It is certainly much easier to deal with someone who is an acquaintance or a work colleague. You have no personal commitment to them and you have every right to say goodbye when you finish work.

Dealing with energy drainers

Always try to stay in a neutral space when talking to them.  Give neutral responses and try not to get drawn into their, or your, emotions.  When you deal with them, imagine you are wearing a breastplate to defend your energy – withhold your energy behind your breastplate. Deliver a neutral, and deliberately, low energy response. Offer no more and no less than is necessary to carry out the transaction.

As a personal survival technique, this approach is also applicable for family and old friends. However, you may choose to take a more compassionate and supportive stance by demonstrating “tough love.” Your goal here is to move them on from negative to positive. You want to move them back into using their own energy resources. In this way, you can help them to become self-sufficient.  Get them to think through their own options – to make choices and plan.  When they do so give them lots of quiet praise – move them on from whining to thinking about concrete ways they can help themselves!

Dealing with emotional blackmail

Be aware, though, that energy drainers will resort to many forms of subtle emotional blackmail to get access to your energy. Don’t let them! Let them know, through your actions, that your energy is no longer accessible to them. Encourage them to make decisions on their own and to enjoy their own company by simply not being available: physically or emotionally.

It will not be easy for you or them. You are breaking established patterns of behaviour and setting a new precedent. But eventually a new dynamic should be established. They should begin to take responsibility for their own life and their own decisions.

You may have to support them through a change as part of your role but do so in a managed way! With friends and family, if they will not take action, success will be impossible. So recognise when you have banged your head once too often against that proverbial brick. It may be the wisest step is simply to “let go.”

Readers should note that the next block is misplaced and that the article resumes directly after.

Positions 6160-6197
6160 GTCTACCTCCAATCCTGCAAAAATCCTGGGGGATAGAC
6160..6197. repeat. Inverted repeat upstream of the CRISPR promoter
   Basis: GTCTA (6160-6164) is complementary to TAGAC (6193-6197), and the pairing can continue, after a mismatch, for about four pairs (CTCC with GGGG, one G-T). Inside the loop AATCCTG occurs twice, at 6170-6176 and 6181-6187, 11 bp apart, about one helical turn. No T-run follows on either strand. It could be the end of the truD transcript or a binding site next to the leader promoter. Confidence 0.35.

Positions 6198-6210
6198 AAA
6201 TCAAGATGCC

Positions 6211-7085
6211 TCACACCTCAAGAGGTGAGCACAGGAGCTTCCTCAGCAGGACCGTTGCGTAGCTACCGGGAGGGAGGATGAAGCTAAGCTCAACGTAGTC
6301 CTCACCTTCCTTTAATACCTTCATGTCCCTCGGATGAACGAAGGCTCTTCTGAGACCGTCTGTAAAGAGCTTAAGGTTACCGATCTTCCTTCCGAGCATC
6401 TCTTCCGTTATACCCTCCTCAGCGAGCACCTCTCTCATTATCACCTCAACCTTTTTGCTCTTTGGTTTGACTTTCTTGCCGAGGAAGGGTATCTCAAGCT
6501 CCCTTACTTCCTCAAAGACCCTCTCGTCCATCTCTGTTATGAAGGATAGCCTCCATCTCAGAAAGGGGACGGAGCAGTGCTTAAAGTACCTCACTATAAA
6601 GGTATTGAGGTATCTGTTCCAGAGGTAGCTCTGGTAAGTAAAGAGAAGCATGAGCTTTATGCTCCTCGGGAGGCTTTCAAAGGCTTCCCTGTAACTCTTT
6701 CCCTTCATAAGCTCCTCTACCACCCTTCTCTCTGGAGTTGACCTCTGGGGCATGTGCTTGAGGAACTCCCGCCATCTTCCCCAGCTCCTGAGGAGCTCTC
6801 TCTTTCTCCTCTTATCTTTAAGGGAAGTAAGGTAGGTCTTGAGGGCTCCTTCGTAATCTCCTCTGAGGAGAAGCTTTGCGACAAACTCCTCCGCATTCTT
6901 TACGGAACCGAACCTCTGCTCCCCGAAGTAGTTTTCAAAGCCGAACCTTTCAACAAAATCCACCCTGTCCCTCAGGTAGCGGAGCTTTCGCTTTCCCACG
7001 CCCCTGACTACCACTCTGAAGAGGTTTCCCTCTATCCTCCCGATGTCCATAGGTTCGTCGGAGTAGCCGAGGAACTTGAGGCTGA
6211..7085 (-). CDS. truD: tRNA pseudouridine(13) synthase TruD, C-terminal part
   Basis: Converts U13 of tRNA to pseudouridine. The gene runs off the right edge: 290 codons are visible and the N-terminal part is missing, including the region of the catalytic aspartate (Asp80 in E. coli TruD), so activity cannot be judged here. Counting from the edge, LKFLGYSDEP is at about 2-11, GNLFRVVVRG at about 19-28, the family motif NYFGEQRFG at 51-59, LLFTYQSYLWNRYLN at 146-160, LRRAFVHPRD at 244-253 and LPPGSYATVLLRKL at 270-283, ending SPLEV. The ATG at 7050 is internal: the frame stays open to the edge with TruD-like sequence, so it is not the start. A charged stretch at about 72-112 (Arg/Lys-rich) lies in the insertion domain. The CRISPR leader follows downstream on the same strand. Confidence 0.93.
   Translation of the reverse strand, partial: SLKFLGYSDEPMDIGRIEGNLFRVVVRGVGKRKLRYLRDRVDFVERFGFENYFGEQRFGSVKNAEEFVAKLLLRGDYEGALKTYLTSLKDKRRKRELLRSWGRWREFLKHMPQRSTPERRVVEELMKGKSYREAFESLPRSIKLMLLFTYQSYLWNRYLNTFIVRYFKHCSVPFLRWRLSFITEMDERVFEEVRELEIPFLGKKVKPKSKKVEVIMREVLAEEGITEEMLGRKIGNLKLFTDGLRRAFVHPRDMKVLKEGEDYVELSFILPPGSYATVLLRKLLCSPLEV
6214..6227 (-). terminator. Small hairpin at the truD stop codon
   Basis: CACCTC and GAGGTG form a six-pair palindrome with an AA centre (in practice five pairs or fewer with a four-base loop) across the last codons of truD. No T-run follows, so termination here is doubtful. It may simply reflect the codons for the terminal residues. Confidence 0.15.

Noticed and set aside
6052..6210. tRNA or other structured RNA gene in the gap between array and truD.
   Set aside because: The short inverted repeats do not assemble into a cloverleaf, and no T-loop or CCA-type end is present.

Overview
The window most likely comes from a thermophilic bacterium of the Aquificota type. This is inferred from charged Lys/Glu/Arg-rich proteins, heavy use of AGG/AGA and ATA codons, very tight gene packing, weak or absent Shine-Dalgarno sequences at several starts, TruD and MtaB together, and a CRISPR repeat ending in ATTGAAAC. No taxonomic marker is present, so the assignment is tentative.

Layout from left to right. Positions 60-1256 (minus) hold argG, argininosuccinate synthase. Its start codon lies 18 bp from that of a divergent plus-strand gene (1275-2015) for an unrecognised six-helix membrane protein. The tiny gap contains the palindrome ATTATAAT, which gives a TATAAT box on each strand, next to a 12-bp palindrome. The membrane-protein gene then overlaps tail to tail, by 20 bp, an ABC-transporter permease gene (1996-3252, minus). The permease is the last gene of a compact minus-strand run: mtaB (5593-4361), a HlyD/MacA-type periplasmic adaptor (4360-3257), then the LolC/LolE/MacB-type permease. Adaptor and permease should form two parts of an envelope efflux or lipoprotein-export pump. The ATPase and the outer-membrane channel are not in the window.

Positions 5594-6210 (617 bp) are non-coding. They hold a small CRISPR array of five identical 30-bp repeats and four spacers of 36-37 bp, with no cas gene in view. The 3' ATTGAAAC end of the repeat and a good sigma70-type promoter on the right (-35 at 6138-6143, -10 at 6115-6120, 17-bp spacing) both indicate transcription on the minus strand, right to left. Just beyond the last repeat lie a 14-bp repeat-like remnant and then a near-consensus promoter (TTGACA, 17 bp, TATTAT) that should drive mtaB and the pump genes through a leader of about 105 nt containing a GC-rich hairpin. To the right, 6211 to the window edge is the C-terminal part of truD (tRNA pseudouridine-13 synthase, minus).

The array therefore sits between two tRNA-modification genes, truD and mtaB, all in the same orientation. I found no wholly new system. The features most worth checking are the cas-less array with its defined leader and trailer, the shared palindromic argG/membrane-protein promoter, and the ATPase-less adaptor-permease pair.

If you need help dealing with your energy drainer, please get in touch

Wendy Smith, Career, life and Business Coach
Wendy Smith, Principal Coach, WiseWolf Life and Career Coaching

Wendy Smith is a career consultant, life coach and business coach with depth of experience in organisational development, management, coaching and personal development. That experience means she is equally at home helping clients find a new career direction, starting-up new businesses or dealing with life’s more challenging personal issues. You can contact her at wendy@wisewolfcoaching.com

Wendy has written a little eBook on how to get on with your boss and a book on job search – you can find all her books on Amazon at this link

         

 

Anchor the Change

Anchor the Change

Leading Change the Kotter Way

Anchor the Change is the eighth and last step in the Kotter model. Real changeanchor the change runs deep, takes time and needs to be embedded. It has to become part of the core of your organization! Your corporate culture often determines what gets done, so the values behind your vision must be shown in day-to-day work.

This post is last part of a series on the Kotter approach to leading change. I am in process of revamping my original Kotter model series. Links to all the earlier Kotter posts are in this paragraph. The Kotter model is based on research which showed that there are eight critical steps an organisation or service needs to go through to ensure that change happens and sticks. This series of posts will consider these steps in greater detail. We have already reissued; Step One: Creating Urgency Step Two: Forming a Powerful CoalitionStep Three Creating a Vision for Change Step Four: Communicate Your Vision , Step Five: Handling Resistance , Step Six Delivering Short-Term Wins and Step Seven Building on Change

Step Eight: Anchor the Change in Corporate Culture

This is the last step. To make any change stick, it has to become part of the core of your organization! Your corporate culture often determines what gets done. So the values behind your vision must be shown in day-to-day work.

You should make continuous efforts to ensure the change is seen in every aspect of your organization. This will help give that change a solid place in your organisation’s culture.

It’s important that your company’s leaders continue to support the change. This includes existing staff and any new leaders who are brought in. If you lose the support of these people, you could end up back where you started.

What you can do:

  • Talk about progress every chance you get. Tell success stories about the change process, and repeat other stories that you hear. Give everyone a clear picture!
  • Include the change ideals and values when hiring and training new staff.
  • Publicly recognise key members of your original change coalition, and make sure the rest of the staff – new and old – remembers their contributions.
  • Publicly reward people who demonstrate the change in their behaviour – even if it is just a word in the office at their desks.
  • Create plans to replace key leaders of change as they move on. This will help ensure that their legacy is not lost or forgotten.

Meanwhile …

Here is a Kotter Reading List for you;

Wendy Smith is a career consultant, life coach and business coach with depth of experience in management, coaching and personal development. That experience means she is equally at home helping clients find a new career direction, starting-up new businesses or dealing with life’s more challenging personal issues. You can contact her at wendy@wisewolfcoaching.com